More than 44 million French voters are eligible to cast ballots on Sunday to elect a new president who will succeed Jacques Chirac.
Sunday's French presidential election is a classic contest between the center-right and the center-left: neo-Gaullist Nicolas Sarkozy faces the Socialist Party candidate, Segolene Royal. They were the two top vote getters among 12 candidates in the first round of elections held April 22, thus forcing Sunday's run-off.
Simon Serfaty, an expert on Europe at the Center for Strategic and International Studies, says this election represents a generational change.
"You have to understand that for the past 26 years, only two men have governed France - - that was [Francois] Mitterrand, the socialist, who was in office for four 14 years and Jacques Chirac, conservative, who was in office for 12 years. And even those 26 years understated the durability of these two men. Mitterrand had been a candidate and had lost twice before he finally won in 1981 and he began to serve as a member of the French government all the way back to 1957. And Chirac first served as a junior minister in a Gaullist government in 1967 and was prime minister in 1976," says Serfaty. "So the fact that Sarkozy and Royal would be so very new was cause for excitement, quite frankly, for the French public."
A TV Personality Campaign
The French press has used the word "mediatique" to describe the presidential campaign - - meaning it was essentially a television event driven by two very different personalities.
On the one hand, you have Nicolas Sarkozy, who held several ministerial posts under Chirac's presidency. Charles Kupchan, a Europe expert at the Council on Foreign Relations, says Nicolas Sarkozy is a polarizing figure.
"Sarkozy is best known for being confrontational on the issue of the 'national identity' of France, which is in some ways a euphemism for saying, dealing with what many Frenchmen perceive to be excessive levels of Muslim integration, the unwillingness of those Muslims to integrate into the social mainstream. And there were riots in the 'banlieu', in the suburbs of Paris, in which he was well-remembered for referring to some of those people as 'scum'. And it was very confrontational," says Kupchan.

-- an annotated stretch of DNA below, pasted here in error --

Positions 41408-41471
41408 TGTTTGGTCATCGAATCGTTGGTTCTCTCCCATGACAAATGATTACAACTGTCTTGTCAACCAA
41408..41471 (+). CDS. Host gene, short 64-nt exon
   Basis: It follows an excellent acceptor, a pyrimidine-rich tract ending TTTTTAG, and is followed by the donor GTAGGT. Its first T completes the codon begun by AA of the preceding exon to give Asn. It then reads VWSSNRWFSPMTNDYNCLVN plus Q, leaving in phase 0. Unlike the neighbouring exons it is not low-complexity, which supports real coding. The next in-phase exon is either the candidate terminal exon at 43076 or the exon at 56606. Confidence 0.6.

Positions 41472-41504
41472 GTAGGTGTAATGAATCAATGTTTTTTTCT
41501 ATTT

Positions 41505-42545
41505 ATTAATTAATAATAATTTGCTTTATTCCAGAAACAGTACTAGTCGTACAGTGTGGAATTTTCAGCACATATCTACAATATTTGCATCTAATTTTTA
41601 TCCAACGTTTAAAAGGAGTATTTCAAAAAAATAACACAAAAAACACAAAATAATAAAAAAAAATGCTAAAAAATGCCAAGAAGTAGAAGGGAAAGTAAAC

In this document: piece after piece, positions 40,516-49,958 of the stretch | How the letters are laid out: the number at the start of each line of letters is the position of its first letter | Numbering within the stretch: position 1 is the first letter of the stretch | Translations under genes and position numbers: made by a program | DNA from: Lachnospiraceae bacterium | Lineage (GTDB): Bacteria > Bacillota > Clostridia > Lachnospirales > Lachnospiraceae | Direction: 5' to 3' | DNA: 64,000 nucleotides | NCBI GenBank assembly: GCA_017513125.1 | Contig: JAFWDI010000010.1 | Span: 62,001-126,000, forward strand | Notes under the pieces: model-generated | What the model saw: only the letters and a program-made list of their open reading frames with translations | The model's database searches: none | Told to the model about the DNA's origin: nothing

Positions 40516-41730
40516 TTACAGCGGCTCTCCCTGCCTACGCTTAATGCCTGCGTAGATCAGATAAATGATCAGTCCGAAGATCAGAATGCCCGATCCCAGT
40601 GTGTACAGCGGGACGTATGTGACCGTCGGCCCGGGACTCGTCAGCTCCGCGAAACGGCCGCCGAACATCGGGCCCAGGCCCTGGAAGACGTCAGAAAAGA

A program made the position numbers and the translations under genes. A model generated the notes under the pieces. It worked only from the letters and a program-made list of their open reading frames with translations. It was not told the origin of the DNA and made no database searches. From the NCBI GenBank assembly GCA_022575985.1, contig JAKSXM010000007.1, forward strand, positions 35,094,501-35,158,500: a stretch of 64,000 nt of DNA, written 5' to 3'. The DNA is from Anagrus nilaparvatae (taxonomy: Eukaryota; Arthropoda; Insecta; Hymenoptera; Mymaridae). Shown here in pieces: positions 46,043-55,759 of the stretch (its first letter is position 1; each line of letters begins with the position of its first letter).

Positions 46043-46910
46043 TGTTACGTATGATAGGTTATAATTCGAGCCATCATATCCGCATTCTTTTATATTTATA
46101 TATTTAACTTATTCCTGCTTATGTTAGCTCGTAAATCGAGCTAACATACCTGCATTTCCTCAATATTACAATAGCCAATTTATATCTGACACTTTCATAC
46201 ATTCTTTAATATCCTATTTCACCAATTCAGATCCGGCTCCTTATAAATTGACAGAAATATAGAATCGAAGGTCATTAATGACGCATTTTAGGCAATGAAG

Andrew Moravcsik, Director of Princeton University's European Union Program, agrees. "A very, people might say, pushy, tough-minded politician, speaks his mind, has been former Minister of the Interior - - which means he has been in charge of police affairs and so on. And has talked tough on immigration, on the riots. And on French TV at night, where they make fun of their own politicians in a way unlike almost any other country in the world, he is portrayed as a puppet in a black leather jacket with a stick to beat people with," says Moravcsik.
On the other hand there is Segolene Royal, the first woman with a reasonable chance of winning the French presidency. She also held various ministerial posts such as in charge of the environment and schools. Once again, Andrew Moravcsik.
According to Andrew Moravcsik, "She talks a lot about democracy, about listening to people, draws on many of the traditional themes of the Socialist Party in France - - about caring for people, social welfare and so on. But she is also, underneath the surface, a member of the reformist faction of the Socialist Party - - so more of a centrist in French politics, more open to economic reform, more open to new ways of doing things. And likes to portray that in part by pointing out that she's in favor of law and order, that her father was a military man and so on," says Moravcsik.
Little Discussion of Key Issues
Analysts say because the presidential campaign revolved around two very different personalities, there were really no substantive discussions of key issues. On the domestic front, there was little talk about unemployment benefits, economic or bureaucratic reform or the future of the 35-hour work week.
And on the contentious issue of a constitution for Europe, there was also little debate. Despite that, as Charles Kupchan points out, the two candidates have opposing views.
"Segolene Royal has indicated that she would like to see the European constitution revised and go back to a referendum; take it back to the French voters who said 'no' in 2005," says Kupchan. "Sarkozy would like to pull out the most important aspects of the constitution - the revision of the voting rules, the appointment of a president and a single foreign minister - and then go back to the parliament for ratification, thereby avoiding the trials and tribulations of a new referendum."
Dominique Moisi, senior adviser to the French Institute of International Affairs in Paris, goes even farther. He says neither candidate addressed international issues.
"The paradox was that the world looked at the French election with great interest. And in the French debate, the world was totally absent. I don't remember an election where international issues were, at this level, absent," says Moisi.
He believes Sarkozy and Royal are more interested in addressing French domestic concerns than changing the country's foreign policy.
Latest public opinion surveys indicate Nicolas Sarkozy is ahead of Segolene Royal by about five percentage points. Analysts say the result of this Sunday's presidential election will hinge on the six-point-eight million voters who cast their ballots in the first round for centrist Francois Bayrou. Bayrou has refused to endorse either Sarkozy or Royal.
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